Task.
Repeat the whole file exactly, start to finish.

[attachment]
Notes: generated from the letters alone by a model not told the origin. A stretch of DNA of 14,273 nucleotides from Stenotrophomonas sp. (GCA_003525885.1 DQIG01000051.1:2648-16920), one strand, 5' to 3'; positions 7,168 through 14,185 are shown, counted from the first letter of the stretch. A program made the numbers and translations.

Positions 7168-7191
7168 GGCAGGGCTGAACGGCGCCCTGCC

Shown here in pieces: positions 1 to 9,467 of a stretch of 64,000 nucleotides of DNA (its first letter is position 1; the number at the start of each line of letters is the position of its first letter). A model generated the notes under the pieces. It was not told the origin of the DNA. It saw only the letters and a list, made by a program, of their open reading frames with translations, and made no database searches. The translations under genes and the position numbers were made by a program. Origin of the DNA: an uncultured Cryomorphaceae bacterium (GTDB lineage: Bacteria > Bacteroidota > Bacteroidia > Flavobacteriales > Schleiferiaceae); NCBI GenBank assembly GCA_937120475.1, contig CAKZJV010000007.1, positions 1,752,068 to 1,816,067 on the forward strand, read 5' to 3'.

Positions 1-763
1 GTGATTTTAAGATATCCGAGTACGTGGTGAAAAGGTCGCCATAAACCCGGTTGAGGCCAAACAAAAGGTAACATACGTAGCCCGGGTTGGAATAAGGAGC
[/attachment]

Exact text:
Notes: generated from the letters alone by a model not told the origin. A stretch of DNA of 14,273 nucleotides from Stenotrophomonas sp. (GCA_003525885.1 DQIG01000051.1:2648-16920), one strand, 5' to 3'; positions 7,168 through 14,185 are shown, counted from the first letter of the stretch. A program made the numbers and translations.

Positions 7168-7191
7168 GGCAGGGCTGAACGGCGCCCTGCC

Shown here in pieces: positions 1 to 9,467 of a stretch of 64,000 nucleotides of DNA (its first letter is position 1; the number at the start of each line of letters is the position of its first letter). A model generated the notes under the pieces. It was not told the origin of the DNA. It saw only the letters and a list, made by a program, of their open reading frames with translations, and made no database searches. The translations under genes and the position numbers were made by a program. Origin of the DNA: an uncultured Cryomorphaceae bacterium (GTDB lineage: Bacteria > Bacteroidota > Bacteroidia > Flavobacteriales > Schleiferiaceae); NCBI GenBank assembly GCA_937120475.1, contig CAKZJV010000007.1, positions 1,752,068 to 1,816,067 on the forward strand, read 5' to 3'.

Positions 1-763
1 GTGATTTTAAGATATCCGAGTACGTGGTGAAAAGGTCGCCATAAACCCGGTTGAGGCCAAACAAAAGGTAACATACGTAGCCCGGGTTGGAATAAGGAGC